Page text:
On July 1, the ministry and legacy of our beloved Rev. Chuck Graff will transition into a retirement that looks to be already filled with things he wants and loves to do for his life’s next chapter.
Chuck’s call to ministry came when he was just 18. Wanting to follow in the footsteps of his uncle and grandfather who were both in the ministry, he began preaching at different churches whenever they needed someone to fill in, and he also got invited out to preach at several other churches of different sizes during his last two years of college. “I was really feeling called to ministry by then,” he notes, “but I thought it was more towards mission work, maybe becoming a missionary.”
Chuck graduated from the University of Nebraska, Kearney, with a degree in business education, and with his father’s offer of taking over the insurance agency he had created over years in his back pocket, Chuck contacted the Board of Global Ministries to see where he might be able to go and serve in missions. They had an opening in Laredo, Texas, at one of its mission schools near the border, Holding Institute, named after Nanny Holding, a missionary who established the school in the late 1800s. So off he went to “The Streets of Laredo” to serve there for a total of five years.
This school was for children who were not receiving any education on the border, mostly Hispanic kids, who needed a teacher for business classes and ESL classes. They also needed a basketball coach. And a PE teacher. And a dorm counselor for 25 boys. And a school bus driver for the games and other events.
In true Chuck fashion, he did it all — drove the bus, taught the kids, coached the team, drove them back, stayed in the dorm to make sure they were safe and well cared for. “It was great experience,” he says. One can only imagine what a great experience it was — and how it changed the lives — of those kids.
As an interesting side note, during the summers while teaching at the mission school in Laredo, Chuck played professional basketball in Mexico City. He was known to his teammates and opponents as “El Gigante de Houston,” or “The Giant From Houston.” He was famous, in fact, appearing with that nickname on signs, posters, and advertisements throughout Mexico City. “Even though I wasn’t from Houston, I guess I was quite a bit taller than most of them,” Chuck laughs. “Someone called me that, and I guess it just stuck.”
At some point during this time, Chuck also felt a growing interest in Bible study and theology, he decided to hang up his size 14 basketball shoes and go to seminary. He then moved to Denver, Colorado to go to the Iliff School of Theology, where his Uncle, Dr. Harold Carr, had previously served as President from 1953 to 1961.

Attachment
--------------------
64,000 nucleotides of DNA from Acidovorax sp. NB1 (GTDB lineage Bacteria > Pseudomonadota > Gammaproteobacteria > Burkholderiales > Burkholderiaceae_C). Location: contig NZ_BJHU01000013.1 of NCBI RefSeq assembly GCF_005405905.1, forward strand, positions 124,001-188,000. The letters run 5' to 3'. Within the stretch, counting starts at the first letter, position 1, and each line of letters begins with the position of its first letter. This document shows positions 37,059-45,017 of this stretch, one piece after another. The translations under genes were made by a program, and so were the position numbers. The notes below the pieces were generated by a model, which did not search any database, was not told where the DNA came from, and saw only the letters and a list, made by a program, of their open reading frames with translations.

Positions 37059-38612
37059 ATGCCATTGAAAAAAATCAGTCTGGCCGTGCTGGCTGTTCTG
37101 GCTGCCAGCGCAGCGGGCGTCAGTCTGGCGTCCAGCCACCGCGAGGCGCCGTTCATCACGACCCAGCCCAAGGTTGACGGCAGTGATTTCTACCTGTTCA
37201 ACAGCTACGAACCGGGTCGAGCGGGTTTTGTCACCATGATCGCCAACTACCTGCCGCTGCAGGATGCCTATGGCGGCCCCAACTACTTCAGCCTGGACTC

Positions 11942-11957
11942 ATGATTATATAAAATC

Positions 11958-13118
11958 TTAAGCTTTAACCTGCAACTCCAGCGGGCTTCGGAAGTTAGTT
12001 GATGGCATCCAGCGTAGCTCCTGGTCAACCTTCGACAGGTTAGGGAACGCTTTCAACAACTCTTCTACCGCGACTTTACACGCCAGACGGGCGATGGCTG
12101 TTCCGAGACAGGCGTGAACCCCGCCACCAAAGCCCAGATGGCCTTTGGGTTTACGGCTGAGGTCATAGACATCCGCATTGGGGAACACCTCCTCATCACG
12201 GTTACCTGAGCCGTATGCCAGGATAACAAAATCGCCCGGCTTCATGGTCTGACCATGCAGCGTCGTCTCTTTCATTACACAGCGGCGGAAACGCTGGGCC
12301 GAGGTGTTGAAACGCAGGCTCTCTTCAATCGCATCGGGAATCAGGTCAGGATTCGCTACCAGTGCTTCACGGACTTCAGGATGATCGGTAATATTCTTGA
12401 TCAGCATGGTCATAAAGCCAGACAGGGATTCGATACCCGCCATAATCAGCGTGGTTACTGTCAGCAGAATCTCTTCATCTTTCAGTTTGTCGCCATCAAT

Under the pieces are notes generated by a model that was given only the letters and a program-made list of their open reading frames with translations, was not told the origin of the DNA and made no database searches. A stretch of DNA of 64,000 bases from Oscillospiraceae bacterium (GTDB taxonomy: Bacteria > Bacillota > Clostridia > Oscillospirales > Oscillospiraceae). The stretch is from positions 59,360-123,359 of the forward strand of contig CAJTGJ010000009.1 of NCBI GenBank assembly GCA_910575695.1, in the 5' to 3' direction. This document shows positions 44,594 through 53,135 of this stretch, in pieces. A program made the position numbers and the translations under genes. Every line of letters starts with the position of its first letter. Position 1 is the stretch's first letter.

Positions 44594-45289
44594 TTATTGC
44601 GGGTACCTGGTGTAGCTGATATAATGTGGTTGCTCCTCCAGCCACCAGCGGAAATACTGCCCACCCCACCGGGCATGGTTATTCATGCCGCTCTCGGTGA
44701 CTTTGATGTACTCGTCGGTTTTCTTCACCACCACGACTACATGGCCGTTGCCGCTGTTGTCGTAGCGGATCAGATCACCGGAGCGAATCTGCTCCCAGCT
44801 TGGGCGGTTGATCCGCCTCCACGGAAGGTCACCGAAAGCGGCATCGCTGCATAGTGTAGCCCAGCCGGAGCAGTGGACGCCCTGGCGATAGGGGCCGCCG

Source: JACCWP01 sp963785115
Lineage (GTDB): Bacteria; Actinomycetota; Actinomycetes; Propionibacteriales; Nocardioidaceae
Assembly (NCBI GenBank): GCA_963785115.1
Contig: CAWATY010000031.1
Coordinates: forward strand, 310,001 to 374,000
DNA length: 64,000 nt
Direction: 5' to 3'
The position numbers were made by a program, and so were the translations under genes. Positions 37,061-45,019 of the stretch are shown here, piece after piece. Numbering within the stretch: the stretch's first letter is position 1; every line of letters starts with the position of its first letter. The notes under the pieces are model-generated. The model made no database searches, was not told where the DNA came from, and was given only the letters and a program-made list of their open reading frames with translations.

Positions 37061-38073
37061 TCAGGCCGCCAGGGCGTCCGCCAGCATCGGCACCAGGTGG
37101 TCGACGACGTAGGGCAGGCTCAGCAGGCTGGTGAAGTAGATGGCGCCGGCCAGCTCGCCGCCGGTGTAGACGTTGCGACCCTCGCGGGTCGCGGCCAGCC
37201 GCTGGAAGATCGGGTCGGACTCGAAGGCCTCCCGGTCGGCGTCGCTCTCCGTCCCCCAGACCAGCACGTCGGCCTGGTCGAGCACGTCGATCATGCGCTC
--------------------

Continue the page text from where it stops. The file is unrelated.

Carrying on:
Chuck says he remembers visiting his Uncle Harold at Iliff when he was about 10 years old, walking around the campus with him and looking at the large red brick buildings. “I never imagined that I’d become a pastor or that one day I’d be going to school there,” he recalls. “You just never know where God might lead you!”
“I went there because I wanted to study social work and theology together because of all the poverty I experienced in Laredo,” Chuck explains. “I wanted to know more about systems and social services and how the church could connect more with the local community and community services.”
After four years of seminary, Chuck finished his Master of Divinity degree at Iliff. By then he had begun serving local churches, and the church he served during his senior year at Iliff became his first appointment.
Palisade, Nebraska, is located in the western part of the state, and Chuck drove 250 miles each way every weekend to serve there. “Friday night I’d drive out to Palisade and turn the heat on in the parsonage and visit people on Saturday, and then preach on Sunday morning, followed by leading the youth group Sunday evening, and then drive back to Denver late Sunday night. I did that for a year. They were just building a new parsonage, so I moved into a really nice place upon graduation.”
Chuck served that church for several years, followed by a number of other churches in Western Nebraska, and later, churches in Lincoln and Omaha. St. Paul United Methodist Church in downtown Lincoln, was very close to the University of Nebraska and Cornhusker Stadium. The highlight of his time there? Meeting a beautiful young organist named Peggy who was teaching music in a local elementary school and a substitute organist at St. Paul. They were later married in that same church and will celebrate their 32nd anniversary this year.
Another of Chuck’s favorite memories of that period in his career was serving at St. James UMC in the Omaha, Nebraska area during the first Gulf War. The church was located right outside the front gates of Offutt Air Force Base, and that proximity gave Chuck a new opportunity to minister to military families sending loved ones off to war while supporting a number of active and retired military personnel and their families during this conflict.
Chuck Walks Down His FUMCFW Memory Lane
Of his First Church Fort Worth memories, Chuck has almost too many to recount. Among his favorite moments are:
- Helping to lead the youth ministry during a time of transition, taking the youth on mission trips, helping them and their families deal with the transition at hand.
One of Chuck’s favorite Youth Ministry moments happened on a mission trip in Costa Rica with the Youth. The group was gathered in a public place and someone made a grab for one of the chaperones’ bags. Chuck chased down the would-be robber, recaptured and secured the backpack, and went through the arrest of them.
Chuck laughs. “The kids called me ‘The Chuckinator’ after that!” When it came time for Chuck to move on from his fantastic 16-month gig as Youth Pastor, the kids and parents honored him with a “Chuck Roast.”
- Pastoral care, particularly hospital visits where he was able to help families who were preparing to lose loved ones or who had relatives who were seriously ill. Chuck is infamous for his willingness to go wherever and whenever he was called to be with someone seriously ill or dying and their families.